Can dyslexia affect a child's maths ability?
What implications does dyslexia have for mathematical learning?
Not all children with a diagnosis of dyslexia will experience problems with maths but a high percentage of dyslexics will struggle for the following reasons:
- Many children with dyslexia have long term memory weaknesses. This will have an impact on their ability to memorise facts and step by step procedures. Early mathematical learning relies heavily on the memorisation of facts e.g. number bonds to 10, 20 and 100 and the times tables from 1 to 12.
- A key marker for dyslexia can be a weakness in working memory. This means that children may find it difficult to hold a question in mind, think about the strategy for answering the question and calculate the answer all at once. The dyslexic child may find that they have forgotten the question before they have managed to arrive at the answer.
- Children with dyslexia often experience sequencing difficulties. This means that they may encounter problems with seeing patterns in strings and numbers. This can be further exacerbated by abstract concepts such as telling the time where there are sequences within sequences i.e. the numbers on the clock read from 1 to 12 but the minute hand moves from 1 to 60.
- Children with dyslexia may have aural perception difficulties. Maths in school often places emphasis on the child's ability to carry out mental maths. The teacher will ask a question and the child is then expected to work out the answer mentally, there is no written work involved. If a child is struggling with aural perception then this can be extremely difficult.
- Visual-spatial difficulties and/or difficulties with left to right orientation may also be experienced by children with dyslexia. This means that they may write numbers in reverse e.g. 21 instead of 12, 32 instead of 23 and individual digits may be written back to front (as mirror images). This problem will be further exacerbated by the fact that when we teach children to read we teach them to read from left to right but the maths strategies we teach them such as column addition teach them to work from right to left. This can be a challenging concept for the dyslexic child.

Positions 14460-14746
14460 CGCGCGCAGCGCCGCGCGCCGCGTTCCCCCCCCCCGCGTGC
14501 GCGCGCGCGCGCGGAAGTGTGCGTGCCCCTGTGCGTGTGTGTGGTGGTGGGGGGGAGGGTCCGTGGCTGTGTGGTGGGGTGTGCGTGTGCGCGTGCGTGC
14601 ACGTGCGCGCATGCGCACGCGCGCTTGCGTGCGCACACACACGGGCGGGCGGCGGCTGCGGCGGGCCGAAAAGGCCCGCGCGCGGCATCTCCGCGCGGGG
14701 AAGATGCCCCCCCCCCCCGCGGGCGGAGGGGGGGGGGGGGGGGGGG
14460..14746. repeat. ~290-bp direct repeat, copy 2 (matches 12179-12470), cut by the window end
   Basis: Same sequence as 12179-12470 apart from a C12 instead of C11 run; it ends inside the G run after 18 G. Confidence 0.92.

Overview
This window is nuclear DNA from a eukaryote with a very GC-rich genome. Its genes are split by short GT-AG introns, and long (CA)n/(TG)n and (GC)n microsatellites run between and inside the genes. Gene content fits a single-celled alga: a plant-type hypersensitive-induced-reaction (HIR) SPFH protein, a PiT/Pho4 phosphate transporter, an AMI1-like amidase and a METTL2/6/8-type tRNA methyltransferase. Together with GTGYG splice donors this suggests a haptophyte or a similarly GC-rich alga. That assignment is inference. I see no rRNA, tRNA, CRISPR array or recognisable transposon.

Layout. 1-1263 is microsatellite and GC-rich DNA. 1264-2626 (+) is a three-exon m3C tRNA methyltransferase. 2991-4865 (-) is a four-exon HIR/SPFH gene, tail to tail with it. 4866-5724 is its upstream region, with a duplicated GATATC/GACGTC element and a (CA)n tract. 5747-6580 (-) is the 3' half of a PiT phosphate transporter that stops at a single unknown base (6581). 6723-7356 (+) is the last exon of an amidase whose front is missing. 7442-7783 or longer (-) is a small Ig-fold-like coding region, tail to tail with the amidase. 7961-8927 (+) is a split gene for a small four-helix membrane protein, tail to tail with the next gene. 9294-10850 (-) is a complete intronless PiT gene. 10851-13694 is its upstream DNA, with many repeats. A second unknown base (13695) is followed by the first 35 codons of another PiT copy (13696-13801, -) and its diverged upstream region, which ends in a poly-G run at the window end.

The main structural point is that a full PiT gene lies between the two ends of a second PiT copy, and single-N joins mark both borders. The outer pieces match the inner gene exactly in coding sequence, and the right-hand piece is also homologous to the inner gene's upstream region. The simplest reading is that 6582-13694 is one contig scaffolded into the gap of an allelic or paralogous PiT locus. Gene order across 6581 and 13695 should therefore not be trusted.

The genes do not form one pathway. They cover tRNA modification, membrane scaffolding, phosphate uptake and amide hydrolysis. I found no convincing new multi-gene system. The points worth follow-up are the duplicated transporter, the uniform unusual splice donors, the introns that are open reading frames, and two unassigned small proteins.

Maths strategies for dyslexic children
There are many important ways you can support a child with dyslexia who is struggling with maths:
- If you are a parent make sure that you begin teaching your child how to tell the time from an early age. Buy your child a wristwatch and emphasise looking at the time that events normally happen e.g. dinner time, time of TV programmes, bedtime etc. Teach the time slowly beginning with o'clock and half past and then moving on to look at how to read the minute hand. Telling the time is complex and can have its own challenges for the dyslexic child, if you find that your child is still really struggling by the time they go to high school then the best option may be a digital wrist watch.
- Times tables can be a difficult concept for a child with dyslexia as they are usually taught in an abstract, verbal way. If a child is struggling with aural processing then this can compound the problem. Options to try are computer games that show times tables visually or flash cards that you can practice with your child for 5-10 minutes a day. Also teach your child practical ways of working out the times tables e.g. show 2 x 5 as two sets of five dots and then count the dots. Using concrete items such as counters will also help.
- It is of paramount importance that your child learns the basic building blocks of mathematical concepts. The most important basic concepts to teach your child are:
- Number bonds for each individual number from 1 to 10 e.g. 1 + 0 = 1 and 0 + 1 = 1
- Once number bonds to 10 are known, you can then begin to teach number bonds for 20 and 100
- Addition doubles facts to 10 + 10 e.g. 1 + 1 = 2, 2 + 2 = 4 etc.
- Counting forwards and backwards from 100
- Begin teaching your child the days of the week from an early age and remind your child each day what day it is.
- Once your child has grasped the days of the week then begin teaching the months of the year. Keep a calendar somewhere your child can easily see it as a visual prompt.
- If your child struggles with visual-spatial difficulties ensure that they have lots of practice writing numbers especially the teens as they can prove a stumbling block for dyslexic children.